Currently, a 45-minute ultrasound scan is required to provide detailed information about heart health. Researchers have discovered a method by which a smartphone camera can noninvasively provide the same information.
By simply holding a smartphone to a patient's neck for a minute or two, the technique can infer the left ventricular ejection fraction (LVEF) of the heart by measuring the amount that the carotid artery displaces the skin of the neck as blood pumps through it. LVEF represents the amount of blood in the heart that is pumped out with each beat. In a normal heart, this LVEF ranges from 50 to 70 percent. When the heart is weaker, less of the total amount of blood in the heart is pumped out with each beat, and the LVEF value is lower. LVEF is a key measure of heart health — one upon which physicians base diagnostic and therapeutic decisions.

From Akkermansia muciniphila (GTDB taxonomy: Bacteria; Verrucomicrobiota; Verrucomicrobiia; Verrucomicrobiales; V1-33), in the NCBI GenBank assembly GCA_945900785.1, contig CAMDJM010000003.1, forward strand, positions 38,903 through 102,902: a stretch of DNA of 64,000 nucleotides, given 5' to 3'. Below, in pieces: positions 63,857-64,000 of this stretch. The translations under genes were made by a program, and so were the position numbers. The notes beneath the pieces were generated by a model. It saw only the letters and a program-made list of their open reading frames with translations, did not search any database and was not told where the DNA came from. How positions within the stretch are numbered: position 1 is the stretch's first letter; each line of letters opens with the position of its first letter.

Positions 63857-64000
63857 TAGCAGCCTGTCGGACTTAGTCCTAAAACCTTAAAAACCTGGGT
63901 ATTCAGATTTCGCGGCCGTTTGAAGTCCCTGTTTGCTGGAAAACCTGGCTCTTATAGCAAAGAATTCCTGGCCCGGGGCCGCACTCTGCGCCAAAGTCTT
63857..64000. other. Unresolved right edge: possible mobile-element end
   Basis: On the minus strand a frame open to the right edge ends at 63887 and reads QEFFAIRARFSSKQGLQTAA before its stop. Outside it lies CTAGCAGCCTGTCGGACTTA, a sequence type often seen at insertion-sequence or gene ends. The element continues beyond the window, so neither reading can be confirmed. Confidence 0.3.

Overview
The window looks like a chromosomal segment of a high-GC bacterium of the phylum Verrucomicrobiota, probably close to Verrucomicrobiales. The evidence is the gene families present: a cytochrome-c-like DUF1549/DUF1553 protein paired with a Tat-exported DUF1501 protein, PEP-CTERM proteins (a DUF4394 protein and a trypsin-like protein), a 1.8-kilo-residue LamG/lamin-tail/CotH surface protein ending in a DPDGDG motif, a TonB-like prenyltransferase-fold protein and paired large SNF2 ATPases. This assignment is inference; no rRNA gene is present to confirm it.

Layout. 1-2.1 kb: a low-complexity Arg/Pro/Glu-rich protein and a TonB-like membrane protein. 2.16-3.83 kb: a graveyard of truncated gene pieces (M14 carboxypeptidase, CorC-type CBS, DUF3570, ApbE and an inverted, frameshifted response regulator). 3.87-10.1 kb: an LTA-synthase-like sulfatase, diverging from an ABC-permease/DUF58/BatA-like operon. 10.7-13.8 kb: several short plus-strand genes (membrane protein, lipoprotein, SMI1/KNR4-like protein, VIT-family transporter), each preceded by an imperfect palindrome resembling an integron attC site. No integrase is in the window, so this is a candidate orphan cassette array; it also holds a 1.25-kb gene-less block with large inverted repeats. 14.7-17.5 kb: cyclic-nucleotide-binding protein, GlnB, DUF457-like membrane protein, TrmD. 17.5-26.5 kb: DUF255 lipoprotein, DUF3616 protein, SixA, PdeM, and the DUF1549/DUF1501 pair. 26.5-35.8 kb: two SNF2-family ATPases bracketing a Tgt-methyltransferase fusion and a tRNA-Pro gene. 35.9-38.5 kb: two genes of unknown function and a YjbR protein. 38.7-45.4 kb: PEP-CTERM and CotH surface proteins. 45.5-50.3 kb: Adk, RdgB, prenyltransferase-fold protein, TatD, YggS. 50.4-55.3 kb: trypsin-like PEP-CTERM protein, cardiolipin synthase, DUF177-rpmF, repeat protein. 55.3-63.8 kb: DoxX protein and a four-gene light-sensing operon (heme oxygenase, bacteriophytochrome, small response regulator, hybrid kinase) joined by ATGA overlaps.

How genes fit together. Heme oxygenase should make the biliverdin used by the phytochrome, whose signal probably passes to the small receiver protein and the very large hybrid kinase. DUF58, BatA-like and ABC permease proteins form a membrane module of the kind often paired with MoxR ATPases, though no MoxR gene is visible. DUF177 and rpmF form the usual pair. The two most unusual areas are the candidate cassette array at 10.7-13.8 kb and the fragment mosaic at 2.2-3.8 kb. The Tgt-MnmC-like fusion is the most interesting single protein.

To test the smartphone app, clinical trials were conducted with 72 volunteers between the ages of 20 and 92 at an outpatient magnetic resonance imaging (MRI) facility. MRI is the gold standard in measuring LVEF, but is seldom used clinically due to its high cost and limited availability. LVEF is most commonly measured using an ultrasound machine during a procedure known as echocardiography; however, LVEF requires a trained technician, an expensive ultrasound machine, and up to 45 minutes of a patient's time.
The measurements made by the smartphone during trials had a margin of error of ±19.1 percent, compared with those done in an MRI. By way of comparison, the margin of error for echocardiography is around ±20 percent.
The app works because the walls of arteries are almost completely elastic — they expand and contract with each beat of the heart. That expanding and contracting can be measured and described as a waveform that encodes information about the heart. For the study, the team used an iPhone 5, but any smartphone with a camera will work. The technique could be developed to diagnose heart valve diseases like aortic stenosis, and coronary artery blockages.